MAGAZINE: A Russian farm, potato peptides, focus on iron

24-04-2012 | | |
MAGAZINE: A Russian farm, potato peptides, focus on iron

A glimpse inside a Russian farm, how fermented potatoes can benefit piglets and an overview of uses of iron are just some of the ingredients of this year’s third issue of Pig Progress, containing 44 pages.

For whomever is interested in the former Soviet Union, this issue of Pig Progress brings some good news. A 2.5 page article takes our readers to Ukraine, and discusses opportunities for pig production in this vast country. Experts believe its best years are yet to come.
Pig Progress also had a look inside the ‘Selectiono-Gybridnii Centr’, at 200 km away from Voronezh, in Russia. The farrow-to-finish farm currently has 3,000 sows. Despite the risk African Swine Fever poses in Russia, there are strong expansion plans to grow in the next couple of years to 15,000 sows.
Another region that faced disease related setbacks is South Korea, as Foot-and-Mouth Disease severely reduced the country’s breeding herd in late 2010. Still, in June, the country will be the proud host of the 22nd International Pig Veterinary Society Congress. Time for a preview!
The magazine also had a sneak preview in Iowa, where the World Pork Expo will take place (6-8 June), only days prior to the IPVS Congress. Several topics will be top of mind there – what to think of antibiotics or feed prices? With rising manure demand, however, there are also opportunities for pork producers – Kelvin Leibold, Iowa State University explains.
Iron plays an important role in this issue, and several ways of supplementation receive a closer look. What to think about iron injection? Professor Jens Peter Nielsen, University of Copenhagen, explains the role of iron as a health and growth benefactor.
Iron can also be administered orally to piglets. This has its own set of advantages, explains Tim Hesselballe Hansen, at Biofiber Damino. He dives into the iron absorption mechanism in piglets and explains the role of hepcidin.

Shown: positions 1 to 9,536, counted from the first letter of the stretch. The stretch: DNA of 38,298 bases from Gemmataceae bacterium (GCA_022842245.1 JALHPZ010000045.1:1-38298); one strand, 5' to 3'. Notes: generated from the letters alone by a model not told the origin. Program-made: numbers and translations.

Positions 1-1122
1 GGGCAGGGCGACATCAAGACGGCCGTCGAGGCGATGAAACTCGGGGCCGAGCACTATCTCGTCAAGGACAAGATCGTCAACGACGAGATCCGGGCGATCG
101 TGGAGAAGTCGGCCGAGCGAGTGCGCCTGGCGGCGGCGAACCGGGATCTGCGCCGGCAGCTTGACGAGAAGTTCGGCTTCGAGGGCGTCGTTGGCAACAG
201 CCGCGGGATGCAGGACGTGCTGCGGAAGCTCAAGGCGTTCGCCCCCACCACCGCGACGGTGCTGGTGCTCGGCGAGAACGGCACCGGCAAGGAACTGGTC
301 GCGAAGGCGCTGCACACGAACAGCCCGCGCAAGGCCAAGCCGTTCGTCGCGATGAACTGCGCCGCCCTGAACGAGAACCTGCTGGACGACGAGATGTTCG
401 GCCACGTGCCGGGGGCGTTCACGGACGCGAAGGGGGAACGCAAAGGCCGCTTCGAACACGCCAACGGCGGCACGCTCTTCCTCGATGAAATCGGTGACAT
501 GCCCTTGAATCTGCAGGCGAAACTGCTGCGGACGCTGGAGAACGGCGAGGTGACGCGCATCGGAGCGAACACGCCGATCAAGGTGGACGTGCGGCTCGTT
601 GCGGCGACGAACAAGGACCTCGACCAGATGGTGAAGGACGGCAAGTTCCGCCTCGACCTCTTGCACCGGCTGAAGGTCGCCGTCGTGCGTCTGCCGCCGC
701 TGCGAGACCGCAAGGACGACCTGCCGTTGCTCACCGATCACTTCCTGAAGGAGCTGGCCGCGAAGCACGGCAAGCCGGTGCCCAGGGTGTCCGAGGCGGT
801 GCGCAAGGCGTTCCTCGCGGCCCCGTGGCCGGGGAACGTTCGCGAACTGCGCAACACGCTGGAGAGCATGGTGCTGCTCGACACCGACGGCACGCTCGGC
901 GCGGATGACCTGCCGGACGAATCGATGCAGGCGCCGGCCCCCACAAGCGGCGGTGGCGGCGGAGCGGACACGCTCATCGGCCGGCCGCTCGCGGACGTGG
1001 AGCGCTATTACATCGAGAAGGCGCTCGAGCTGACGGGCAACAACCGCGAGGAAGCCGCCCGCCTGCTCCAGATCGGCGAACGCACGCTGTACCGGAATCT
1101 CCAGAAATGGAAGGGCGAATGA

Apart from the oral iron administration, several articles are related to nutrition. Huvepharma’s Dennis Smulders is introducing a novel approach to piglet growth using fermented potato proteins.
Blood plasma is known to be a good source of proteins for weanling pigs. What is known about its mode of action is often referred to as being very tasty as well as containing immunoglobulins. But is this all? In a recent webinar, aimed at replacement of antibiotics, two scientists from APC Europe zoomed in on this question.
Dr Bill Close and Dr Jules Taylor-Pickard explain readers in this issue how trace minerals can help achieve 35 piglets per sow per year – both by enhancing sow lifetime performance and by increasing piglet weaning weight.
Dr Ioannis Mavromichalis, a regular contributor to Pig Progress, is strongly present having three very valuable pieces of information. He zooms in on less known protein sources for pigs, think of maize gluten, sunflower seeds, minor legumes and rapeseed.
In Feeding piglets better’, Dr Mavromichalis also presents an eight-step what-to-do checklist by which each pork producers help getting all piglets through weaning.
In his monthly Nutrition FAQ section, he zooms in on the theme of nutrients.
Rats and flies
Another regular contributor, John Gadd, spends attention to unwanted creatures in the pig house – rats and flies. They can easily be overlooked in a biosecurity plan – it’s good to be aware of this.
Definitely one of the most interesting contributions in PP 28.03 is written by Laurent Roger, from French company CCPA. He touches on the phenomenon of intra-uterine growth retardation (IUGR) – and whether feeding could potentially affect this phenomenon.
The monthly section ‘Company Focus’ took a look in the novel Gene Transfer Centre of pig breeder PIC, which opened its doors in the UK earlier this year.
The last word this issue, in Expert Talk’, is Dr Hugo Seemer, Boehringer Ingelheim, discusses the necessity for the livestock industry to act now antibiotics are increasingly disappearing from the scene. It is time for other approaches, like e.g. better management, biosecurity and vaccinations.